Michael Froman sounds bullish about the American economy. Of course, that's part of his public job description—as the U.S. Trade Representative, he’s responsible for negotiating trade standards with other countries and making sure that American companies can compete in the global economy. But at the Washington Ideas Forum on Wednesday, he argued that the United States is in a strong position to set trading standards for a variety of still-closed economies, even including China.
“The U.S is among the most open economies for trade and investment in the world,” he said. “Our tariff rates are very low, at 3.5 percent, when a lot of the emerging economies have much higher rates than that.”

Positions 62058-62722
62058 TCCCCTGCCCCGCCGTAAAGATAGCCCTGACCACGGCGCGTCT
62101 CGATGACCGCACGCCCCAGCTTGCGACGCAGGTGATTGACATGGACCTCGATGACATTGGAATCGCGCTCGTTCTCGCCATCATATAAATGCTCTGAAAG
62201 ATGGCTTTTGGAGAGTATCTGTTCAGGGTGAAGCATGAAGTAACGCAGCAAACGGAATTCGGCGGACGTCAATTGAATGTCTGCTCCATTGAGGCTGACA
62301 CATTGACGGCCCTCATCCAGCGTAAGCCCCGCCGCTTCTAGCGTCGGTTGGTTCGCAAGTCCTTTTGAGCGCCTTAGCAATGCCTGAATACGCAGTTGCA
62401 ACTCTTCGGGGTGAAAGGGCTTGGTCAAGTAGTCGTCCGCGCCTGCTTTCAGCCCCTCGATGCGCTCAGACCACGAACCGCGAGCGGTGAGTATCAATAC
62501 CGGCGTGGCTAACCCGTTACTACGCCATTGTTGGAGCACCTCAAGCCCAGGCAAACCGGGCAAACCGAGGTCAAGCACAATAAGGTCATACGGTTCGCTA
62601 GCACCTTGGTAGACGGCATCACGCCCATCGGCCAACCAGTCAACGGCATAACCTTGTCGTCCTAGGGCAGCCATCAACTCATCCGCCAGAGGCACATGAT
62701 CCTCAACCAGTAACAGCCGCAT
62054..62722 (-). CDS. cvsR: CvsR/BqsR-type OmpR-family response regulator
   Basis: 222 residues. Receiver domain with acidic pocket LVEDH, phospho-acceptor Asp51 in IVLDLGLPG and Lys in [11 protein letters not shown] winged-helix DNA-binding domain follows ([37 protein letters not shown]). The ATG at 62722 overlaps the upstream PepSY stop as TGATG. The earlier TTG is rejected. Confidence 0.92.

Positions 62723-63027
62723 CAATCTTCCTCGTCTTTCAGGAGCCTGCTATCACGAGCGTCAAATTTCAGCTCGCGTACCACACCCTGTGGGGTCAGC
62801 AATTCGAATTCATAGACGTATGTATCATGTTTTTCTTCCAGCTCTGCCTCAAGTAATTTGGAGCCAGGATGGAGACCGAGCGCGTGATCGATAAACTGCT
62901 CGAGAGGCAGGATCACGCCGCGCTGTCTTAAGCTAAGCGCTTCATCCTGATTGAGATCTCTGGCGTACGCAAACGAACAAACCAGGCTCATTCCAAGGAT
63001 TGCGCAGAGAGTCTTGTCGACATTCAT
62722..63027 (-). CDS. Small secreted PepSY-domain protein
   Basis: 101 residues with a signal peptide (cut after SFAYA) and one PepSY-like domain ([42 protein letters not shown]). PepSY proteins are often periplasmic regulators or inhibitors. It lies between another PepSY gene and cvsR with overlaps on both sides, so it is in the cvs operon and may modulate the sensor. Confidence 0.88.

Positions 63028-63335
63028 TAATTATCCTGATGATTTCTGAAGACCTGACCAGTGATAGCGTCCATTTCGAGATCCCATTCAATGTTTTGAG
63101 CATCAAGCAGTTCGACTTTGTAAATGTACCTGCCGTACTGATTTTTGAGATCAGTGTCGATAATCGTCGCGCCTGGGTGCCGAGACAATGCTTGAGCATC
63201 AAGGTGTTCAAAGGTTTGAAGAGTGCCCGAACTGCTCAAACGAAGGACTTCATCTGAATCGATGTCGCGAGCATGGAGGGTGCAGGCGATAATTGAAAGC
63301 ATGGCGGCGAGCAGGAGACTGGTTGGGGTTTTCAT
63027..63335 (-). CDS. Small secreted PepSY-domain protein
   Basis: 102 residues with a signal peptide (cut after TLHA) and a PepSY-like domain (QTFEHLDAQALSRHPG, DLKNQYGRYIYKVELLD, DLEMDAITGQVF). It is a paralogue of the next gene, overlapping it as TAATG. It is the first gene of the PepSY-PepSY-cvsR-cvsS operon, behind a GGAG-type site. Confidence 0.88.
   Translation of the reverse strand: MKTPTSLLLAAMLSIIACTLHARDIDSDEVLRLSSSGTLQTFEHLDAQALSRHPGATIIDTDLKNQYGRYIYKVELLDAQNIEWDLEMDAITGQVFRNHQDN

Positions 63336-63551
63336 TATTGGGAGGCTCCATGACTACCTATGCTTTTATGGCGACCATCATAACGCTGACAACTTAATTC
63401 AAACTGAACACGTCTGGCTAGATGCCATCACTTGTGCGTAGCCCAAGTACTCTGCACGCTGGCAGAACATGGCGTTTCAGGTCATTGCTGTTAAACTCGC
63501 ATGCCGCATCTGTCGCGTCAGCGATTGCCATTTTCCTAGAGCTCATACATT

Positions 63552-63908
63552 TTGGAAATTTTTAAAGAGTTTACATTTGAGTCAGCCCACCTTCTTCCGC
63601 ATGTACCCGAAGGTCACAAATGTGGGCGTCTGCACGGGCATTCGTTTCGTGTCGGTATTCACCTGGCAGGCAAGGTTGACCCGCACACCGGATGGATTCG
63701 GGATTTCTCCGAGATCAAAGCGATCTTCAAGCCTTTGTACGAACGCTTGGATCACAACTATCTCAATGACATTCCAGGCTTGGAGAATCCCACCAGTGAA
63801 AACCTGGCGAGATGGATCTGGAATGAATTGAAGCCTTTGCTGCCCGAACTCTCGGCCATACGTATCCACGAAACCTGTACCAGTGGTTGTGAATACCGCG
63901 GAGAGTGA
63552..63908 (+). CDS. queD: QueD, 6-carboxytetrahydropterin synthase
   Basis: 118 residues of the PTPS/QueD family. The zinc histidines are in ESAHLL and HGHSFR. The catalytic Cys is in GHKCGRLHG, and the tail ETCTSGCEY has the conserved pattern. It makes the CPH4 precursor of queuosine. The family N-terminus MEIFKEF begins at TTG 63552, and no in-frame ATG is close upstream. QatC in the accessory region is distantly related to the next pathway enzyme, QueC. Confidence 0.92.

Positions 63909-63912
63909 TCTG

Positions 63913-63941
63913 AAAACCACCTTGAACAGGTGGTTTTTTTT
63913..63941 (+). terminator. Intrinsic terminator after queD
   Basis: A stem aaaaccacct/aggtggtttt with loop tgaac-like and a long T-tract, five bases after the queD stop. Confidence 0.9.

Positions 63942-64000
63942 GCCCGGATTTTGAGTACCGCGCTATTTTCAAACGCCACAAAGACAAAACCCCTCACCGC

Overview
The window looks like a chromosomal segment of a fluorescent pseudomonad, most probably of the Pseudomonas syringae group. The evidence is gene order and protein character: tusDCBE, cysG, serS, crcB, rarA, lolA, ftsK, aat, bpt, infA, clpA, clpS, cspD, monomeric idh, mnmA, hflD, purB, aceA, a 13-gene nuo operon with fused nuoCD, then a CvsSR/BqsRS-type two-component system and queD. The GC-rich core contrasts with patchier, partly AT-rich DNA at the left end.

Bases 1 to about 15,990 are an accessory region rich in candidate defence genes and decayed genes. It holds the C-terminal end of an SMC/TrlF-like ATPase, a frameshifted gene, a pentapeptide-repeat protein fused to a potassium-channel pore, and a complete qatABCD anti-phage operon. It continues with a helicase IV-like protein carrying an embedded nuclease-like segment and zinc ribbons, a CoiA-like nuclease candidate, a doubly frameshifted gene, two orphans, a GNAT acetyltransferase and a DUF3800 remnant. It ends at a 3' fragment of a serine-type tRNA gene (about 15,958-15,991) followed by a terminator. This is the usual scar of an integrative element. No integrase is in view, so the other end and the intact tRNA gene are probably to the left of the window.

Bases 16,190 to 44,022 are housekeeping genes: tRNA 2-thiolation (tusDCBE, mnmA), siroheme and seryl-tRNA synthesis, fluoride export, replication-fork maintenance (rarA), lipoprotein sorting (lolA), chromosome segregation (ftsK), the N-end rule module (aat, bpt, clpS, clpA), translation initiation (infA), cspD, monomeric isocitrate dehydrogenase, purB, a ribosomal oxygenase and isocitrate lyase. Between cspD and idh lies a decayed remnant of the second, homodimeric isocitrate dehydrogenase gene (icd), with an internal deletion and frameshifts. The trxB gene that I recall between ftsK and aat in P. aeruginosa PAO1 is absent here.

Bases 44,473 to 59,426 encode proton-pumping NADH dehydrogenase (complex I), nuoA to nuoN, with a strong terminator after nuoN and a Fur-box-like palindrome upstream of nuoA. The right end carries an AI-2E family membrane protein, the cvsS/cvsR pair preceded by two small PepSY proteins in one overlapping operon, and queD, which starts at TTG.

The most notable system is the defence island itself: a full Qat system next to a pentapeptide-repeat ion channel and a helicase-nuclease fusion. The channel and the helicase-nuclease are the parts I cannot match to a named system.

Froman emphasized the importance of the Trans-Pacific Partnership, an effort to formalize trade relationships among countries including the U.S., Australia, Peru, Canada, Mexico, and Japan (and notably not including China—an omission that has led the Chinese to see the Partnership a ploy for creating a U.S.-centric counterweight to China’s regional heft). Negotiations on the TPP have been in progress for three years and are near a conclusion at the diplomatic level. The domestic politics of its approval by Congress are increasingly complicated, with an alliance of right- and left- wing opposition groups making themselves heard.